The Committee to Protect Journalists (CPJ) sent a letter to President Felipe Calderón urging him to set up a rigorous investigation into the murder of Brad Will.
October 26, 2007
Felipe Calderón Hinojosa
President of Mexico
Mexico City, Mexico
Via facsimile: 52-55-52772376
The Committee to Protect Journalists is deeply concerned that one year after the death of journalist Bradley Roland Will nobody has been brought to justice. Further, we are troubled by the absence of a serious murder investigation and the lack of official response to witness reports and photographs from the murder scene that identify several armed men shooting into the crowd where Will was present.
On October 27, 2006, in the capital city of Oaxaca state, Will was shot twice while covering a clash between antigovernment protesters and heavily armed plainclothes men working for the embattled state governor, Ulises Ruiz Ortiz. At the time of the shooting, Will, a 36-year-old independent journalist reporting for New York’s Indymedia, was standing alongside protesters. He was accompanied by at least eight other journalists. Ballistics reports show that the two bullets that hit Will came from the same weapon, from a distance of no more than 16 feet, which corresponds to the distance cited in witness accounts of men shooting as they charged the protesters.
Days after the shooting, authorities detained two men who worked for the state government, CPJ revealed in its April report, “A Killing in Mexico.” However, they were released after a state judge concluded they were not close enough to Will to have shot him. Nobody has been arrested since and none of the other armed men photographed during the shooting have been interrogated.
The lack of progress in the Will case exemplifies the impunity surrounding attacks against the press in Mexico, which has become one of the most dangerous places for journalists in the Americas, CPJ research shows. The Mexican criminal judicial system has proved to be overburdened and dysfunctional. We believe this is a national problem whose resolution requires the engagement of the federal government. If the Mexican government is indeed committed to protecting press freedom, stronger judicial proceedings must be put into place.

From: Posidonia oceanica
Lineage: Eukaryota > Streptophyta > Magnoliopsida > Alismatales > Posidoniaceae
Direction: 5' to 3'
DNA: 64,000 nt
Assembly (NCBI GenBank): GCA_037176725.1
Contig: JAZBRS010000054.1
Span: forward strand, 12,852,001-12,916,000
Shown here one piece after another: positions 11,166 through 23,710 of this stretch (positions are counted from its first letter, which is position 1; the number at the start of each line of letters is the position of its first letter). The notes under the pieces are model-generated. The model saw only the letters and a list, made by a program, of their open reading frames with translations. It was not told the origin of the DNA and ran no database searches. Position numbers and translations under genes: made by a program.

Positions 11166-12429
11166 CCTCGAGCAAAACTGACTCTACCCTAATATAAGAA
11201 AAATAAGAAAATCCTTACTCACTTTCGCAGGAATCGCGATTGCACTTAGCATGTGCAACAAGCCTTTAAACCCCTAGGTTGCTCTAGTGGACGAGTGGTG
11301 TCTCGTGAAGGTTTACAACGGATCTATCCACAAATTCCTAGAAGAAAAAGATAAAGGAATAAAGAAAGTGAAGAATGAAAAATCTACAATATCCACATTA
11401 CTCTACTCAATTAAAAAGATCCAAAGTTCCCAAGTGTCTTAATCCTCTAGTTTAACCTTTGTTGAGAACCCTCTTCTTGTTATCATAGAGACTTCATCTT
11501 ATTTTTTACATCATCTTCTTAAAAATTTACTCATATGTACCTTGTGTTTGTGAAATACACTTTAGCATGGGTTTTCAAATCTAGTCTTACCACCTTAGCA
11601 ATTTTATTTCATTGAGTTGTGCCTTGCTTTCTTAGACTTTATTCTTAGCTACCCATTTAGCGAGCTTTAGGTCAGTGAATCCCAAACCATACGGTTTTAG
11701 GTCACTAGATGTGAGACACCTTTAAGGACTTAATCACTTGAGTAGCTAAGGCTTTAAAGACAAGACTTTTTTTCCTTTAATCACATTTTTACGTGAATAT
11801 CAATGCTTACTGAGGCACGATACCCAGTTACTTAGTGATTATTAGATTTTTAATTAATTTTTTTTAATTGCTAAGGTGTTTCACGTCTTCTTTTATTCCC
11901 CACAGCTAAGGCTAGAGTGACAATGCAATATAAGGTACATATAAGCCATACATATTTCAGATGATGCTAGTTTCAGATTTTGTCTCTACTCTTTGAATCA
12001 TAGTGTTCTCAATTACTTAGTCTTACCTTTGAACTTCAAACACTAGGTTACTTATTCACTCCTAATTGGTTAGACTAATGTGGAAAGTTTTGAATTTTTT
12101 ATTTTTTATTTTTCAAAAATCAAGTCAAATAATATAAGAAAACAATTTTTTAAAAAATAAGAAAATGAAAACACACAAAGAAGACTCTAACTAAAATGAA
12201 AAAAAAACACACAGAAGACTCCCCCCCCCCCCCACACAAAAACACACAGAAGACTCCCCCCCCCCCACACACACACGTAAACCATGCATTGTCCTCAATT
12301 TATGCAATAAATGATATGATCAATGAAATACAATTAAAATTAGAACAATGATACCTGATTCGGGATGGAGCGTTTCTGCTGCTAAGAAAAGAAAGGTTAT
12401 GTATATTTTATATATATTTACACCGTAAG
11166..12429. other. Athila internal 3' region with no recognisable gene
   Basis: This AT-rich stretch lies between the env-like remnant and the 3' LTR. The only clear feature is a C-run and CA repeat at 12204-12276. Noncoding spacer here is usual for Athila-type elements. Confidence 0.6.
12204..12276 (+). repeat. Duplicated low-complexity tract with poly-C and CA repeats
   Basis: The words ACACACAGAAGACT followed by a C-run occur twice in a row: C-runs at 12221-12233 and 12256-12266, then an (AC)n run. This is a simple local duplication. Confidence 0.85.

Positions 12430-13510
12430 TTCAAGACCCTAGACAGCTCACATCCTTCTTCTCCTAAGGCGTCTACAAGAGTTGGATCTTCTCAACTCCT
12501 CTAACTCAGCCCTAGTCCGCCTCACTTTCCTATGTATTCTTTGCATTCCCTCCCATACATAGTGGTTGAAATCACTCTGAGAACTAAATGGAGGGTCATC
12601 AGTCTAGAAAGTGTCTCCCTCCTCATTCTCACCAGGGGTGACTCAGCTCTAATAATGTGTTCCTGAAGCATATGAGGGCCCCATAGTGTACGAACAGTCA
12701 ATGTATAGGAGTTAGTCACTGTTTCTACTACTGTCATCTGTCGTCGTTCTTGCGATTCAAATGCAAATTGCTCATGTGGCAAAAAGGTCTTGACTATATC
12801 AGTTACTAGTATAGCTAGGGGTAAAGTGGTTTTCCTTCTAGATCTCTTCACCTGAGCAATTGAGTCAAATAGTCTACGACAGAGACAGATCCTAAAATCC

The Attorney General’s Office has recently announced a bill that would federalize crimes against the press. This legislation will criminalize any attempt to harm, through violence or other means, the right of Mexicans to free expression, a fundamental right enshrined in your nation’s constitution. We urge you to make the protection of free expression a priority of your administration.
In late March, when Will’s relatives met with then-State Attorney General Lizbeth Caña in Oaxaca, she told them she had requested that federal authorities also investigate the case. She argued that the apparent use of army-issued weapons during the killing, weapons that appear in several photographs taken during the incident, was a federal crime. Yet a parallel investigation eventually begun by federal officials in Oaxaca into the Will case has since been dropped. The special prosecutor for crimes against the press, Octavio Orellana, told CPJ he continues to oversee the state’s investigation, despite the fact that no results have yet come of it so far.
It is disturbing that officials working for the State Attorney General’s Office, including Caña, have suggested that a protester fired the fatal gunshots point-blank without presenting any evidence to back these claims. The unwillingness of state authorities to push for a serious investigation combined with the limited powers of the special federal prosecutor’s office to pursue crimes against the press, have resulted in a slipshod investigation.
We respectfully request that you use the power of your office to set up a rigorous investigation that seriously examines witness accounts, forensic evidence, as well as photographs from the day of the shooting. The failure of the Mexican government to achieve justice in this case sends a disquieting message to journalists throughout Mexico who feel vulnerable and at times helpless in the face of the unrelenting record of impunity.
Thank you for your attention to this urgent matter. We await your response.
Eduardo Medina-Mora Icaza, Mexico’s Attorney General
Ulises Ruiz Ortiz, Governor of the State of Oaxaca
Evencio Nicolás Martínez Ramírez, Oaxaca State Attorney General
Octavio Orellana, Special Prosecutor for Crimes against the Press
Arturo Sarukhan, Mexican Ambassador to the United States
Ignacio Alvarez, OAS Special Rapporteur for Freedom of Expression
American Society of Newspaper Editors
Article 19 (United Kingdom)
Canadian Journalists for Free Expression
Human Rights Watch
Index on Censorship
International Center for Journalists
International Federation of Journalists
International Press Institute
Louise Arbour, U.N. High Commissioner for Human Rights
The Newspaper Guild
The North American Broadcasters Association
Overseas Press Club
Reporters Sans Frontières
The Society of Professional Journalists
World Association of Newspapers
World Press Freedom Committee
CPJ is a New York-based, independent, nonprofit organization that works to safeguard press freedom around the world.
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